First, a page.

The different groups working on standards to connect devices to each other as part of the Internet of Things will eventually need to work together or the industry will need to decide on a select few, according to an AT&T Mobility senior executive.
Competition in the WiGig market is heating up rapidly, with Tier 1 smartphone companies asking for 11ad for late-2015 models. The latest WiGig offering is from fabless semiconductor company Nitero, which is applying its 60 GHz CMOS expertise to 60G, its new family of 802.11ad solutions designed for mobile devices plus displays and peripherals.
AT&T Mobility's version of LG Electronics' G3 smartphone has support for an LTE band linked to the 700 MHz Lower D and E Block spectrum AT&T bought from Qualcomm, the first device from the carrier to support such spectrum. The band, LTE Band 29, appears on the technical specifications for the G3 on AT&T's website. AT&T spokesman Mark Siegel confirmed the device does support Band 29. Other recent smartphones from AT&T, such as Samsung Electronics' Galaxy S5 and the HTC One M8, do not support Band 29.
Despite spearheading disparate Internet of Things alliances, executives from Qualcomm and Intel say that the IoT ecosystem would benefit from having one standard and one platform.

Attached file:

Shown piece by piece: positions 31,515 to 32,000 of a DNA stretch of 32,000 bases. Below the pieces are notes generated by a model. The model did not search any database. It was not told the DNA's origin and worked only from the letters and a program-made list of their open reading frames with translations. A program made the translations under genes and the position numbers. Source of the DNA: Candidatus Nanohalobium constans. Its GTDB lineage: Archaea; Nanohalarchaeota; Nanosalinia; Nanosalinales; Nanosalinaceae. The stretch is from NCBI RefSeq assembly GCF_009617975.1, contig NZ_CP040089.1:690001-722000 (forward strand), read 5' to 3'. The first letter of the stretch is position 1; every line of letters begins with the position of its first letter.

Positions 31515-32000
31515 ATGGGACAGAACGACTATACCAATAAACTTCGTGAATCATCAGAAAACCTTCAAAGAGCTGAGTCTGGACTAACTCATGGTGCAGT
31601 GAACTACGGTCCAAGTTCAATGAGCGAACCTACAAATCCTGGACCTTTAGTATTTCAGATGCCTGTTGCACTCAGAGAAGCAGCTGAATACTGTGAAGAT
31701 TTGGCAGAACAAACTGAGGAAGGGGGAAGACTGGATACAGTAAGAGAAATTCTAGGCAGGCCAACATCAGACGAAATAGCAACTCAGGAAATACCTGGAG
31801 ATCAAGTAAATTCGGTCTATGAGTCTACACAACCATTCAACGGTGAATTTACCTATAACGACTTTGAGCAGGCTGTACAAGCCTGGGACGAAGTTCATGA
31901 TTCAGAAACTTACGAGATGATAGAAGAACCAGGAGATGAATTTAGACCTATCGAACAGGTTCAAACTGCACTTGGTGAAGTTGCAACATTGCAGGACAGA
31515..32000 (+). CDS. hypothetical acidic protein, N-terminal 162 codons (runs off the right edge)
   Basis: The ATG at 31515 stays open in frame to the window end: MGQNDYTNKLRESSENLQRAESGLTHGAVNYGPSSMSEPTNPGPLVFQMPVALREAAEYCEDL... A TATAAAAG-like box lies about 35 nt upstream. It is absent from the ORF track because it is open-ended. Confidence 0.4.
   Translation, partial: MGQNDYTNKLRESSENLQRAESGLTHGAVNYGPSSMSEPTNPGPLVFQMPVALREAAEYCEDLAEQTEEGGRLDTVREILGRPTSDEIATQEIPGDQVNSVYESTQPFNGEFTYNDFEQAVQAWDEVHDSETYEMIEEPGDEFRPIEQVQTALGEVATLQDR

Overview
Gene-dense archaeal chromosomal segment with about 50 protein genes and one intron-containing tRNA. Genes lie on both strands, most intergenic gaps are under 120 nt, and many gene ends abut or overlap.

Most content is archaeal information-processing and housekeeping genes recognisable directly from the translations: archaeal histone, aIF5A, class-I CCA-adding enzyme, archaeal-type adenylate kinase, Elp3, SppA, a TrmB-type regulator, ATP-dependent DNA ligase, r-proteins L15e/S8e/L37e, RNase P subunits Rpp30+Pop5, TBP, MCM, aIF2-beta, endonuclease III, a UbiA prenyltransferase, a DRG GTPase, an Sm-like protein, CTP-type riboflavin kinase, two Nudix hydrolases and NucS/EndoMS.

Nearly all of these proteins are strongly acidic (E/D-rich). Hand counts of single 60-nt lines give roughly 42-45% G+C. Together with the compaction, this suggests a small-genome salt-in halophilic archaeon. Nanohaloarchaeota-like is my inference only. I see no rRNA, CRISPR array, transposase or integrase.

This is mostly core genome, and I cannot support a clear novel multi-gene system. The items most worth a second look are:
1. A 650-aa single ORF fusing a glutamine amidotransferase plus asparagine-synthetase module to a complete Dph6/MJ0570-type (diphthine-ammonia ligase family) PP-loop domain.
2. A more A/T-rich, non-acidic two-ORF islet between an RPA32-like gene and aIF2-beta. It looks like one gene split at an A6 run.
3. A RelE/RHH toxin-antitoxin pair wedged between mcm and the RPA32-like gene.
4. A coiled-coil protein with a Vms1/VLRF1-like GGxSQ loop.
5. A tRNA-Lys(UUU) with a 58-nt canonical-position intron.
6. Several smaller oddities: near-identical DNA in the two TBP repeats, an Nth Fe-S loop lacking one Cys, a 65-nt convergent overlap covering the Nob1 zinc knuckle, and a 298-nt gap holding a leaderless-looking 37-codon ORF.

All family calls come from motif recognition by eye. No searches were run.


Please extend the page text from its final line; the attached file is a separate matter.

Verizon is joining chipmaker Qualcomm and infrastructure vendor Ericsson on field trials of spectrum-sharing technology in the 3550-3650 MHz band at multiple locations.
How did the wireless industry perform in the second quarter of 2014? Check here throughout the second-quarter earnings report season for full earnings reports from the wireless industry's...
Ericsson said it plans to include 3-Carrier HSDPA (3C-HSDPA) functionality in a forthcoming software release, after conducting the world's first demonstration of the technology on a commercial network in Turkey.
Intel, Samsung Electronics, Broadcom and other wireless and technology players joined forces to create a new group aimed at coming up with an open-source standard to connect devices to each other across operating systems and wireless protocols as part of the Internet of Things.
Qualcomm is playing to its strengths in the connected car market rather than attempting to compete with established chipmakers that provide engine management and safety systems, according to the U.S.-based company's director of marketing.
So far 2014 is the biggest year for deals among chipset companies since 2011--and it's not over yet. Almost $11 billion worth of North American semiconductor transactions were announced in the first half of 2014, according to data compiled by Bloomberg.